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PostPosted: Sat Aug 31, 2013 12:54 pm 
Retro Guru

Joined: Tue Oct 16, 2012 4:16 pm
Posts: 1568
Location: NOTTINGHAM
I'm trying to giggle Woz if it wasn't so damn annoying! A bike - a simple creation that shouldn't require so much thinking about. I'd hate to think what those guys into classic cars must go through when they find things not as they should be!

There's some date codes to go by - basically 2001 issue for 3 or 4 months - I haven't checked (yet). I think that recall is an ar$e covering exercise - there's not much else on the www about problems, it's the bostik moment that's needs to be erased from my mind!

Rampage - at least the join on your forks looks professional. Mine's a dogs dinner of an affair - classic case of what you can't see won't hurt you!


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PostPosted: Sat Aug 31, 2013 1:44 pm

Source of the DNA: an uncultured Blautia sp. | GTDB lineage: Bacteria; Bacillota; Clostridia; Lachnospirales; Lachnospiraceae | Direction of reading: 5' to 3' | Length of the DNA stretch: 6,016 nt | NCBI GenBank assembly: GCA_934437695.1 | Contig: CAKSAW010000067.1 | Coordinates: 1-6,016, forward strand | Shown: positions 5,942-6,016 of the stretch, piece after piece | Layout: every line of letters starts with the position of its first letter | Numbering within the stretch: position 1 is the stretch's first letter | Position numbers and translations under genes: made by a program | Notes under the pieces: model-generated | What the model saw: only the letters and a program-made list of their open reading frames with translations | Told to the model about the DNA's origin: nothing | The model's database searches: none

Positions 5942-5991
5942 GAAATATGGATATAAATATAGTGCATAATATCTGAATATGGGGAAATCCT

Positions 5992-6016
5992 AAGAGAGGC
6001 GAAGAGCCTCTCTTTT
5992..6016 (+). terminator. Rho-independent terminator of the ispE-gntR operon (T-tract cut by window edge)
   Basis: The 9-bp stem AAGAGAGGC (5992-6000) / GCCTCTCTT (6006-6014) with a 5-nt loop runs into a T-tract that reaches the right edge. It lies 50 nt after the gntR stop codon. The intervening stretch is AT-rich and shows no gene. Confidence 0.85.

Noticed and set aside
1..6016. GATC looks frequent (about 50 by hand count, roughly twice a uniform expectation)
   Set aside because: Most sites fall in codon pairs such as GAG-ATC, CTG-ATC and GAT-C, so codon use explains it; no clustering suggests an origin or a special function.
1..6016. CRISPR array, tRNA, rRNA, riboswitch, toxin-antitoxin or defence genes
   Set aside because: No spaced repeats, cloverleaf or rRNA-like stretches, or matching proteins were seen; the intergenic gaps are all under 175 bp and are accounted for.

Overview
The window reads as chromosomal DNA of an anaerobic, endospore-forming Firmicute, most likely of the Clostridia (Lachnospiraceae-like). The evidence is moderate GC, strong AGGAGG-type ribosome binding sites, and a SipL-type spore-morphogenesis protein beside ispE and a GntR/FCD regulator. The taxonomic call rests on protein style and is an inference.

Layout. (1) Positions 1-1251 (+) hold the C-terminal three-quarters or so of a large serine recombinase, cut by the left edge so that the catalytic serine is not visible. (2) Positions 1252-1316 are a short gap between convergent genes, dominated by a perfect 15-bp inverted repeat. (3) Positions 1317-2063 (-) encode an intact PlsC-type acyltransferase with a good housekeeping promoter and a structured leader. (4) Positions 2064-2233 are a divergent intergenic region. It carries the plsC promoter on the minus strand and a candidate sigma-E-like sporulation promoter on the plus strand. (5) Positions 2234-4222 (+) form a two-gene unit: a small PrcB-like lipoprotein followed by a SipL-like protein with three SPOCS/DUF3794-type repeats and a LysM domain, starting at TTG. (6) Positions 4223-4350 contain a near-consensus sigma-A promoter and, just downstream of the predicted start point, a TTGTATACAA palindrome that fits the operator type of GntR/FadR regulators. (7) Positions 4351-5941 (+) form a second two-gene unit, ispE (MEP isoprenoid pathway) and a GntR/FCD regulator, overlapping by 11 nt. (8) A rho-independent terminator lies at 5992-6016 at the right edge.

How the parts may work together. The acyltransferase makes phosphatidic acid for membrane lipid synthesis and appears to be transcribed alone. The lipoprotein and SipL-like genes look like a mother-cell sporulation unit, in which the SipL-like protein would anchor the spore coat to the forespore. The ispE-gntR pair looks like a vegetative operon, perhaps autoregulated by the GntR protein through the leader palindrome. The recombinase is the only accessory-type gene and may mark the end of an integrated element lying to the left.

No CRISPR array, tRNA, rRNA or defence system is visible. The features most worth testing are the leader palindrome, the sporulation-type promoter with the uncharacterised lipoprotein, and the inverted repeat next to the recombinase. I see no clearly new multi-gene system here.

retrobike rider
retrobike rider

Joined: Thu Apr 17, 2008 1:24 am
Posts: 7563
Location: Manchester
FINNEY1973 wrote:
Rampage - at least the join on your forks looks professional. Mine's a dogs dinner of an affair - classic case of what you can't see won't hurt you!


True.
I'd probably not even have noticed it if I hadn't seen this thread last week!


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PostPosted: Sat Sep 14, 2013 10:29 pm 
Retro Guru

Joined: Sat Jan 07, 2012 11:16 pm
Posts: 805
Location: North London
Replying here from the build thread. Had a go at getting the forks out of my green TCR as promised to find the headset top nut impossible to remove!!! so at least I haven't discovered any worrying issues with my own fork but I do now have the issue of removing this headset. It was always on the cards to change it when I re-build the bike after moving and I already have a brand new NOS stronglight HS sitting in a box. oh well. Anyway, I did shine a torch down the steerer tube and noticed that the internal diameter is narrower for the last couple of inches, can't tell if it's got the same kind of join in it as yours though at this stage. I'll keep you posted.

BTW I'm after a 1 1/8th" steerer TCR fork for a different bike, if you see any around for cheap let me know.


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PostPosted: Sun Sep 15, 2013 9:54 am 
Devout Dirtbag

Joined: Tue Jul 30, 2013 10:06 am